Sunday, January 19, 2014

Photographing Trumpeter Swans in Boxley Valley, Touchdown Trumpeter Swan

Patterning trumpeter takeoffs and landings on the Boxley Mill Pond is pretty easy. When they are ready to take off they act nervous and don't feed much. You will notice they bob their heads and do a little honking, often pretty faint, but audible. Suddenly the takeoff happens and they skitter across the water and they are off. They will fly around the valley for a few minutes before landing back at the pond. You have time to prepare -- use it.

The great thing in Boxley Valley is that the trumpeters return after takeoff. This morning I shot the takeoff in kind of dim light as the sun was rising. I knew from experience the trumpeters would fly the length of the valley and land back at the mill pond, typically in 5 minutes or so. There are 2 narrow strips where the trumpeters might land. I chose the one that was just lighting up from the sunrise, guessing that they might prefer it to the still dark portion of the pond. It turned out to be the correct choice.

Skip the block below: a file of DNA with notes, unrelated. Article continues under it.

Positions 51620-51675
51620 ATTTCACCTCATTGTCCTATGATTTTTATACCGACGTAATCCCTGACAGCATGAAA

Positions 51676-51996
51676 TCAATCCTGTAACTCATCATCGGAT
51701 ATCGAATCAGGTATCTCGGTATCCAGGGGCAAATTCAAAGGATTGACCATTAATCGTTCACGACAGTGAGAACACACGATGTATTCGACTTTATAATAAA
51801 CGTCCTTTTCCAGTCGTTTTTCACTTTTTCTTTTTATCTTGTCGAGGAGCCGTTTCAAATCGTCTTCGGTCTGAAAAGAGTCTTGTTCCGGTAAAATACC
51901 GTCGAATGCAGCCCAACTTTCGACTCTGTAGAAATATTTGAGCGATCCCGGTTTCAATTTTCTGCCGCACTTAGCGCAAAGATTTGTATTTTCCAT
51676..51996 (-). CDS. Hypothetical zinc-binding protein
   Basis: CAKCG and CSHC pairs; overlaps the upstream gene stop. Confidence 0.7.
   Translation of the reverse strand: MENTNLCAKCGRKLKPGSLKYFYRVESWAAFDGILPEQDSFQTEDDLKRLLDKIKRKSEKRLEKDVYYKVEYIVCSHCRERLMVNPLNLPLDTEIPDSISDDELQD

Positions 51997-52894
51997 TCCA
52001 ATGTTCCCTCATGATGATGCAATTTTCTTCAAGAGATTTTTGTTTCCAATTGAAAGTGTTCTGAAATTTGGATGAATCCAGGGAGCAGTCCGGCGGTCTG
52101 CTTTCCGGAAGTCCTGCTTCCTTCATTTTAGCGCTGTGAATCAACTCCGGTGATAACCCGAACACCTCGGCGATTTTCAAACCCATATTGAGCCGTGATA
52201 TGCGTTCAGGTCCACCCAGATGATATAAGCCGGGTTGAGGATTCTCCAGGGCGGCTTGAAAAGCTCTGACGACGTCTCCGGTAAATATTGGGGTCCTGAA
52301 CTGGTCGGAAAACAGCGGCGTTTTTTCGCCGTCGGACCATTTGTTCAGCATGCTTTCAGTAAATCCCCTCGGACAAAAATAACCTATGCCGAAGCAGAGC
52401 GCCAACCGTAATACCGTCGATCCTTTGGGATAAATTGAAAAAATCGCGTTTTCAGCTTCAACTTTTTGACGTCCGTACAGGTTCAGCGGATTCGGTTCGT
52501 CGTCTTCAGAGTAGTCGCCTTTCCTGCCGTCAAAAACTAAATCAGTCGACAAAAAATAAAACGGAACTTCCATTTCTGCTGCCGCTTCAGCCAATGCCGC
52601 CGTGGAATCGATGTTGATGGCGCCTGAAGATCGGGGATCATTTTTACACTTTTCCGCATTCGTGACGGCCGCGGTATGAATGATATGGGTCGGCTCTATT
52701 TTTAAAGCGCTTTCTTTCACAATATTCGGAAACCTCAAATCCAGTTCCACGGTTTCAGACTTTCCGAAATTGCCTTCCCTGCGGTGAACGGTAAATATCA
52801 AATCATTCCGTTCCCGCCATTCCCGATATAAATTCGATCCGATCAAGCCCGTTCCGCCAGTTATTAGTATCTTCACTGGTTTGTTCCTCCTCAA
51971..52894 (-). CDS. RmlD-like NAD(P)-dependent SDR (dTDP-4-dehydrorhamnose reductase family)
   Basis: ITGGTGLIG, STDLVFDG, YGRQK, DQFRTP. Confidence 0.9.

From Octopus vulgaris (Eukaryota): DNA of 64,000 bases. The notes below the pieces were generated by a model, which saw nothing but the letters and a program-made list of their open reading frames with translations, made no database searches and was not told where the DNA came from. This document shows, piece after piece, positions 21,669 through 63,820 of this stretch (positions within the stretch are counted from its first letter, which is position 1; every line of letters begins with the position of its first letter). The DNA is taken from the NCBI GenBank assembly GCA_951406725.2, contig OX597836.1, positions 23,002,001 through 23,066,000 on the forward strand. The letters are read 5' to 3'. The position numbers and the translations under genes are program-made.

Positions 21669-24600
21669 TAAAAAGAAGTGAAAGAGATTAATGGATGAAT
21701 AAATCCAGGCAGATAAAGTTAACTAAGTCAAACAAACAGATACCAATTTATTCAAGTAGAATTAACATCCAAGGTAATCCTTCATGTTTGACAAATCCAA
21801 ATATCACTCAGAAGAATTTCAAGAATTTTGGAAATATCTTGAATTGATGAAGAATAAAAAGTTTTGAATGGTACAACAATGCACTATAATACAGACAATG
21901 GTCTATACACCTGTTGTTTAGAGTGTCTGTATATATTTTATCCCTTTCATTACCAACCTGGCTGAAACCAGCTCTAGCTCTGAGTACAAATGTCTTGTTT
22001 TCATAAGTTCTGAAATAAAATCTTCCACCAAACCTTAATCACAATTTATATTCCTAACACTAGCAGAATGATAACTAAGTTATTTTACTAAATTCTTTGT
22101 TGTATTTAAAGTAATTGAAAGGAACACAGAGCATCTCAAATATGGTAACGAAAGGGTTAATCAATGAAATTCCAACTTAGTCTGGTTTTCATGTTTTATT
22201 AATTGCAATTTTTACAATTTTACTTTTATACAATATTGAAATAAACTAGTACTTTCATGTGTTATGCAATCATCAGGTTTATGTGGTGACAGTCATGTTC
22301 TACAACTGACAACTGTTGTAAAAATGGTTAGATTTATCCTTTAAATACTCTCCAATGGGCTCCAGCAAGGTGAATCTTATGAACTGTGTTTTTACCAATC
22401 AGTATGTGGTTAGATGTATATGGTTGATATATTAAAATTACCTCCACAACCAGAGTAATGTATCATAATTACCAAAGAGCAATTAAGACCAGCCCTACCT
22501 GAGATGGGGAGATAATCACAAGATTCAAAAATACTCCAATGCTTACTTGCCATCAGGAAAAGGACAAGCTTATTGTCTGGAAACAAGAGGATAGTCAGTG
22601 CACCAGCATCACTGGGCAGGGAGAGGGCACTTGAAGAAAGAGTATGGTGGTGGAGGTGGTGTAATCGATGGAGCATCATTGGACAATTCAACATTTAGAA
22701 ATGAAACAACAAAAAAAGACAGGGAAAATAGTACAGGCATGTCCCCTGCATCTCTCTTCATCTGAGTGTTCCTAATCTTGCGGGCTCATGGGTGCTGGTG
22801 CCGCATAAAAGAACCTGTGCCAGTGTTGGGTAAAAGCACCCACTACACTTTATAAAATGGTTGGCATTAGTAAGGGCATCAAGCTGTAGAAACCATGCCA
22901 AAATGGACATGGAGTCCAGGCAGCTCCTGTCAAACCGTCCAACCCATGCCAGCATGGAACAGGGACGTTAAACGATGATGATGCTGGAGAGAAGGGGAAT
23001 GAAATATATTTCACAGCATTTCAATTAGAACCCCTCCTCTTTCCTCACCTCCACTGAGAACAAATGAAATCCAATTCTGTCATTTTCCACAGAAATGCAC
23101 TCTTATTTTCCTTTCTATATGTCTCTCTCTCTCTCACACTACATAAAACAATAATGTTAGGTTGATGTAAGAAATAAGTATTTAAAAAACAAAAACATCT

Trumpeter Swan Landing in Boxley Mill Pond
Touchdown Trumpeter Swan, Boxley Mill Pond
A couple of tips. First, observe. Pay attention and think about what you see. Getting the above photo was based first on a way of thinking. Don't necessarily adopt my thinking, adopt my habit of thinking and concentration during a shoot. I want you to find your own patterns, your own approach.

Second tip. These guys are moving fast when then land. When you scope out your anticipated landing spot, do some pre-focusing testing, think about the landscape behind the subject. Choose your angle for the shot to setup the background to complement your composition.  Your composition is both the subject and its context. This photo would be pretty good if it were only the swan. I think it is much better with the brush along the pond illuminated by the sunrise, and added to the composition. This strategy of placing the subject in context could be the difference between a "wall hanger" and just a pretty good photo.

Third tip. I try to shoot these shots at f8 or more to add depth of field, especially when the subject is approaching me as in this photo almost straight on.  It provides a margin of error for good focus. I also pre-focus and let the swan fly into the focus. To get to this aperture, and still have a decent shutter speed I shot this at ISO 2000 and 1/1580th of a second. In reasonably bright light the noise is not too bad.

I hand-held the entire shoot. At this shutter speed hand holding my camera is a non-issue. In many ways, hand-holding the camera allows me to make the quick adjustments needed to get the shot in wildlife photography.

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